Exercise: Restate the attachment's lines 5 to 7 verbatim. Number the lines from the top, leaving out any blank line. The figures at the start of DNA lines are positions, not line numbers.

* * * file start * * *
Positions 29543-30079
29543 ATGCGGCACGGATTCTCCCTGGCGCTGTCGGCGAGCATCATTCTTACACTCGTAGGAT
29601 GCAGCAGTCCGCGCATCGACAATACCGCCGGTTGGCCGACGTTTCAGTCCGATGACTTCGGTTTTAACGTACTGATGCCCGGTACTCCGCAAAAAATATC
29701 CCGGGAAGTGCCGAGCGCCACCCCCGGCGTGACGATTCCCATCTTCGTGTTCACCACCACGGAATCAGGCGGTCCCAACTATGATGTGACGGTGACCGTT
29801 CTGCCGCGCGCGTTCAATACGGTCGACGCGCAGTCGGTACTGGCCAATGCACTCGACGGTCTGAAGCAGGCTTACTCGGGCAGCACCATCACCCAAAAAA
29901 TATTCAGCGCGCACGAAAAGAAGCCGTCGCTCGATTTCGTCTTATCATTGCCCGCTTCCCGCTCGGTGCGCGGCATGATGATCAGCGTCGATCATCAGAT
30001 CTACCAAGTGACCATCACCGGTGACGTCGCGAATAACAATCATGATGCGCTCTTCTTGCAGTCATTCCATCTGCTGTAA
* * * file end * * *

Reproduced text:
29801 CTGCCGCGCGCGTTCAATACGGTCGACGCGCAGTCGGTACTGGCCAATGCACTCGACGGTCTGAAGCAGGCTTACTCGGGCAGCACCATCACCCAAAAAA
29901 TATTCAGCGCGCACGAAAAGAAGCCGTCGCTCGATTTCGTCTTATCATTGCCCGCTTCCCGCTCGGTGCGCGGCATGATGATCAGCGTCGATCATCAGAT
30001 CTACCAAGTGACCATCACCGGTGACGTCGCGAATAACAATCATGATGCGCTCTTCTTGCAGTCATTCCATCTGCTGTAA